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EU study: Infrastructure Charging and Internalisation

EU Study Infrastructure Charging and Internalisation

Transport activities give rise to environmental impacts and accidents. In contrast to the benefits, the costs of these effects are generally not borne by the transport users. The internalisation of external costs means making such effects part of the decision-making process of transport users.

Study Sustainable Transport Infrastructure Charging and Internalisation of Transport Externalities (June 2019)
This study assesses the extent to which the “user pays” and “polluter pays” principles are implemented in the EU countries and in other advanced economies. An Executive Summary in English  and French is available. It is completed by an external and independent consultant and does not represent any findings or recommendations on the part of the European Commission.

The study includes:

  • an update of the Handbook on external costs, which now also includes an analysis of the total and average external costs: HandbookAnnexes
  • an Overview of transport infrastructure expenditures and costs: Overview – Annexes
  • an overview on Transport taxes and charges in Europe: Report – Annexes
  • an assessment of the State of play of Internalisation in the European Transport Sector, comparing the transport related taxes and charges to the external and infrastructure costs: ReportAnnexes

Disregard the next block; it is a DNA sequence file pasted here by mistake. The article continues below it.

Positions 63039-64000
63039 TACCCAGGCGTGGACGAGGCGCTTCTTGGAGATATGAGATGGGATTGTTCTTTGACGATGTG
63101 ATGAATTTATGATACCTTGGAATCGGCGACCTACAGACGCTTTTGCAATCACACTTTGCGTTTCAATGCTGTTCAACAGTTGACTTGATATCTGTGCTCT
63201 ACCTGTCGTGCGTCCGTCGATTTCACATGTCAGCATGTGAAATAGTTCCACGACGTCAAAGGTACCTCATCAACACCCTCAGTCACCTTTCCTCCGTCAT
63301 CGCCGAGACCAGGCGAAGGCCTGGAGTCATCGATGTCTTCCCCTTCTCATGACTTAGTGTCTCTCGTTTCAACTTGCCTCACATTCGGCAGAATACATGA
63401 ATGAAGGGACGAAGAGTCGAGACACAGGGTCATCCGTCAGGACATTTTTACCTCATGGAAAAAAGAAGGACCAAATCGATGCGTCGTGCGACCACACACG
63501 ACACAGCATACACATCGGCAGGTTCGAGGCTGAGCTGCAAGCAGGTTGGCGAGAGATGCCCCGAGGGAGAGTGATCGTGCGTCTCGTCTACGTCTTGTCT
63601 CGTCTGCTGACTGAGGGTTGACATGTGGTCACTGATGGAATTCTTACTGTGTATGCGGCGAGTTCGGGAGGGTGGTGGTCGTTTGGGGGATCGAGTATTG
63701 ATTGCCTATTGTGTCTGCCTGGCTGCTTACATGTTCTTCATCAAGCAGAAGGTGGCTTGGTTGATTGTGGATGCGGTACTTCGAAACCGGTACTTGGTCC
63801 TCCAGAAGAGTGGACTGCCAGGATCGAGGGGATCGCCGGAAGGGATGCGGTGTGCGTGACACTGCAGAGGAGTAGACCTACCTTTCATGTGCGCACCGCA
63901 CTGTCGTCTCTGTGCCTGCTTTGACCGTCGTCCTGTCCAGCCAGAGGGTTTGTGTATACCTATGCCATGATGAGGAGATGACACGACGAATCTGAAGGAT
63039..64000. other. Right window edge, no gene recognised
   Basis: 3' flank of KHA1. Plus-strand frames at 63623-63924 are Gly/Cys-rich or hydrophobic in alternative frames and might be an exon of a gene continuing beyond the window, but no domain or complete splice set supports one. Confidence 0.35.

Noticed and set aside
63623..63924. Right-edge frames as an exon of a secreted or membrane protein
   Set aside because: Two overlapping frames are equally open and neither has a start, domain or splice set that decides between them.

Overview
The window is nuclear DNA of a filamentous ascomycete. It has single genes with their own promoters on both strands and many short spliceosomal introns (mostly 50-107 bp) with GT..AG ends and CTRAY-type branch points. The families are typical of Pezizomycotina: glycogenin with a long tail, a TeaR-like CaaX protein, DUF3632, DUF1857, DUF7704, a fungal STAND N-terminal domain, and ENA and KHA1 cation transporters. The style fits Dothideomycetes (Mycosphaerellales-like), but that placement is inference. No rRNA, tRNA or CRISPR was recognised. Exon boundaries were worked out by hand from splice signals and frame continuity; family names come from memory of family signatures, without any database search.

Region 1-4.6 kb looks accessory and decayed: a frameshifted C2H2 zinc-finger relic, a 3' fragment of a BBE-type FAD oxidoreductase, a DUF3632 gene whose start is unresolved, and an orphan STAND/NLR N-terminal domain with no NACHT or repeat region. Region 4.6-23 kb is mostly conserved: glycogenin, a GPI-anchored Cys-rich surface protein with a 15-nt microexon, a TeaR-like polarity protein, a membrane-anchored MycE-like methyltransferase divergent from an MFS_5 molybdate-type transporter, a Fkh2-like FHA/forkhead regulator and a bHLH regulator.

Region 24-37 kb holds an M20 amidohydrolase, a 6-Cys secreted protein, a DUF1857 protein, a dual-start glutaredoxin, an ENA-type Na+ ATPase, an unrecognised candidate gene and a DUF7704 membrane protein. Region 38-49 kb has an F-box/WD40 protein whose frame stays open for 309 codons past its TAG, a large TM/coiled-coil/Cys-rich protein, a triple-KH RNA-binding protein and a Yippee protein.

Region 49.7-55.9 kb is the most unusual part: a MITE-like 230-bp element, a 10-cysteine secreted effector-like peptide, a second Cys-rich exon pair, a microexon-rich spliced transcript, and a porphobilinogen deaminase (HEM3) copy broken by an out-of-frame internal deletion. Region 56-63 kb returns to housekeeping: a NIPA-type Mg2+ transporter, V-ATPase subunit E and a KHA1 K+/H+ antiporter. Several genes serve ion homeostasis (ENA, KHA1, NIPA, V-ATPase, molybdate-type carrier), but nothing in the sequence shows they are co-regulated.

• The report Sustainable Transport Infrastructure Charging and Internalisation of Transport Externalities: Main Findings summarises the main results of the four reports mentioned above.

Update of the Handbook on external costs of transport (January 2014)
The 2014 Handbook on external costs of transport presented state of the art and best practice on external cost estimation by 2014. In comparison to the 2008 Handbook, it took into account new developments and progress in the following fields:

  • Large new databases on noise, accidents and emission factors,
  • New and updated models,
  • Updated estimates of important input parameters,
  • Research identifying additional health effects
  • Case studies and marginal cost calculations.

The 2014 Handbook also integrated infrastructure costs – previously tackled in a separate report – and provided updated and more detailed country and area specific estimates of marginal external cost estimates.

Handbook with estimates of external costs in the transport sector – February 2008

In 2008 the European Commission released its first handbook with estimates of external costs in the transport sector. The handbook, jointly prepared by several transport research institutes, summarises the state of the art best practices as regards the valuation of external costs. The Commission used this handbook to prepare a communication on a strategy to internalise the external costs for all modes of transport that was adopted in July 2008, as well as a proposal to revise the directive on the charging of heavy goods vehicles.